which epitomized the light, suspended glass façade.  Note the way the shop
windows on the bottom flower float above the ground.

The Czech modern movement was founded in the 1920’s by the Devetsil group.  It
was divided along the same functional vs. formal lines of other European groups.
Karel Teige provided the ideological center to the group, writing numerous articles
in defense of a cleaner, more refined approach to architectural design.  He even
went so far as to criticize Le Corbusier for what he considered to be a regression
into monumental forms.  In the Bata Shoe Store, Kysela was able to achieve one of
the purest expressions in plate glass, even if the company logo and lettering on
the spandrels are distracting.

Endnotes

The survey was by no means exhaustive.  There was only one entry from the Soviet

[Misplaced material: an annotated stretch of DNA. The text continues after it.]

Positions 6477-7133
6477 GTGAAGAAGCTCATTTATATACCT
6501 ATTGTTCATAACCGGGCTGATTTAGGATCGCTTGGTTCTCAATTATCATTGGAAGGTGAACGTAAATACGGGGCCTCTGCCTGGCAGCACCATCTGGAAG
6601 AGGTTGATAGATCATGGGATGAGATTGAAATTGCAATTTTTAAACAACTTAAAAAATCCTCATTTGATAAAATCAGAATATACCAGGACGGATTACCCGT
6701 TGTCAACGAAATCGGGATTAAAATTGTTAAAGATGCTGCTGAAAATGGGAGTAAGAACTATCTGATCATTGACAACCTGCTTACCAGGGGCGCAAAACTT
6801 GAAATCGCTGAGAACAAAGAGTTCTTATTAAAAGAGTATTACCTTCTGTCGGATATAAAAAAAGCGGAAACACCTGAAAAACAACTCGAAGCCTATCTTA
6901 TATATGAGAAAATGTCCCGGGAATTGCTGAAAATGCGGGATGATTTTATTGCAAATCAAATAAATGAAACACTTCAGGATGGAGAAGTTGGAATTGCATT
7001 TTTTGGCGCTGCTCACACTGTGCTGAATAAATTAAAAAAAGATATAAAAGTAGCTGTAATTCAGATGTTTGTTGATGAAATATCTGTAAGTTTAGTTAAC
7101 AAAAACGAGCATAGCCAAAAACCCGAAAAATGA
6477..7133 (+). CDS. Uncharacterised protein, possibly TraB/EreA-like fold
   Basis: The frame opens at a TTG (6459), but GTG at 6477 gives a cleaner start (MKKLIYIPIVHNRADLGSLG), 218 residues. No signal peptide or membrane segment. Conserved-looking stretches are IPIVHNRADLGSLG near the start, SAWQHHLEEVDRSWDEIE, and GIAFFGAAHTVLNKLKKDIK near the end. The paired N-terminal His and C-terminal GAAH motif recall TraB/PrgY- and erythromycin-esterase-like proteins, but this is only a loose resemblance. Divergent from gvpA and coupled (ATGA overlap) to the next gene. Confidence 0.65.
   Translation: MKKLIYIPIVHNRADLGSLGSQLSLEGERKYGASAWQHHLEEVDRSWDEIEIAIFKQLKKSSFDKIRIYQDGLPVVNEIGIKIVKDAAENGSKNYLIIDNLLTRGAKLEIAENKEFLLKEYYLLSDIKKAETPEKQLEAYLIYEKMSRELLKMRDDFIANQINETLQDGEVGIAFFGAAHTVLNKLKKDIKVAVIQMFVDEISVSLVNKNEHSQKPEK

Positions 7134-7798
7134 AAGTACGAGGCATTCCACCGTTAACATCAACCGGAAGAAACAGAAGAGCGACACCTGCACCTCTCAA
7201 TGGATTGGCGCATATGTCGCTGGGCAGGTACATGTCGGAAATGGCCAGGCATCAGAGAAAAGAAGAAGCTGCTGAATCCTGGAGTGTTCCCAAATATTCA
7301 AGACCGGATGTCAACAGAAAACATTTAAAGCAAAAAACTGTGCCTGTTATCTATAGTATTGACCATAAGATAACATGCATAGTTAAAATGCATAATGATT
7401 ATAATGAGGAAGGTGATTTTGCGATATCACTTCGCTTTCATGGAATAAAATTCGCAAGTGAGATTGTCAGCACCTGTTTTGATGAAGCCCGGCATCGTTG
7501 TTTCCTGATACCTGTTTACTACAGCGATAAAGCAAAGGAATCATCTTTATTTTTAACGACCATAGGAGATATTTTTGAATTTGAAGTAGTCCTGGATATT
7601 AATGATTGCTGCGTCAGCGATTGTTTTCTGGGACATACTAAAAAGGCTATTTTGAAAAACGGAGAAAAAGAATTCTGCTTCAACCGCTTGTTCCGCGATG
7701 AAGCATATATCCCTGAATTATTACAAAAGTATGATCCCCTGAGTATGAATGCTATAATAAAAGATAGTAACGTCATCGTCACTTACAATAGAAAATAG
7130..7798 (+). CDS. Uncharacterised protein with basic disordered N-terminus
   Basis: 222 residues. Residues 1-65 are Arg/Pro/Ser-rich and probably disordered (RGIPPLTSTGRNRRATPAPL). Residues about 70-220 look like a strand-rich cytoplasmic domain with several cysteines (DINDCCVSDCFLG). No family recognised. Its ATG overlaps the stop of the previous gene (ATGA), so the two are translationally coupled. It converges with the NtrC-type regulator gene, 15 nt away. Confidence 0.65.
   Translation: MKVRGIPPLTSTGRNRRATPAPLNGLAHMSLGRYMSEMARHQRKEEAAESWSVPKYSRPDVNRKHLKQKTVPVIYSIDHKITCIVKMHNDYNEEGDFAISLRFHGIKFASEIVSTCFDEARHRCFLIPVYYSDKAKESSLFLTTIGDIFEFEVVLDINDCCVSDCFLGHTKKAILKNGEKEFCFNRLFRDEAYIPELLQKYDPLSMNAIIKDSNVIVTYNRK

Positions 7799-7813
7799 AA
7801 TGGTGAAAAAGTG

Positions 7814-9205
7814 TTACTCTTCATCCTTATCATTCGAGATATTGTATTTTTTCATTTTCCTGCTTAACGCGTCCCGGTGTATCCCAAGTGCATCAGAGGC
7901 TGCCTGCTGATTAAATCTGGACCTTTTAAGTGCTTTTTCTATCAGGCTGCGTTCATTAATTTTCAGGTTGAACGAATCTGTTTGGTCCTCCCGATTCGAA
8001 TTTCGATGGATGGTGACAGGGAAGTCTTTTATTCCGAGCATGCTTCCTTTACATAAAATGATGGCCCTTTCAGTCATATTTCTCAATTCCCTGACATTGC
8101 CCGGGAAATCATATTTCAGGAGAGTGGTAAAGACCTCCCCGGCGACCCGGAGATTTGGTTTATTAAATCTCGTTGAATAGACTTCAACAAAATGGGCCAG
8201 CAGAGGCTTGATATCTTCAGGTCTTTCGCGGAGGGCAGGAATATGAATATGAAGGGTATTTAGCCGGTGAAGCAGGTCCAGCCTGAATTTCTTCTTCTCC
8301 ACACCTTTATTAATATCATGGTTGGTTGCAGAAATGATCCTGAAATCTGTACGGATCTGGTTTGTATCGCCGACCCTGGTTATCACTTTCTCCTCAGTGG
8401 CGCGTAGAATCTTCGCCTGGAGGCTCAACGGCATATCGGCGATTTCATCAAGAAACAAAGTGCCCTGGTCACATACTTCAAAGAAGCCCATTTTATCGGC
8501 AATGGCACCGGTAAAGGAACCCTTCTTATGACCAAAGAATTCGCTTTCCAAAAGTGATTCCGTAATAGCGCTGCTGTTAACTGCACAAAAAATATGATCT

Union, an
Electro-Physical Laboratory by Nicolaiev and Fissenko.  And it would
also appear that the International Style had yet to reach the Mediterranean
countries with only one example from Italy, an electrical house by
Figini and Pollini.  
But, the survey did cover most of Europe, touched on America, and even had one
Japanese example, thereby lending to it an intercontinental as well as international
style. Most importantly, the 1932 exhibition called further American attention to the
modern movement, which to this point had developed almost exclusively in Europe.

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From The League of Nations Competition to the
Formation of the Congrès Internationaux de
l’Architecture Moderne (CIAM)
The International Style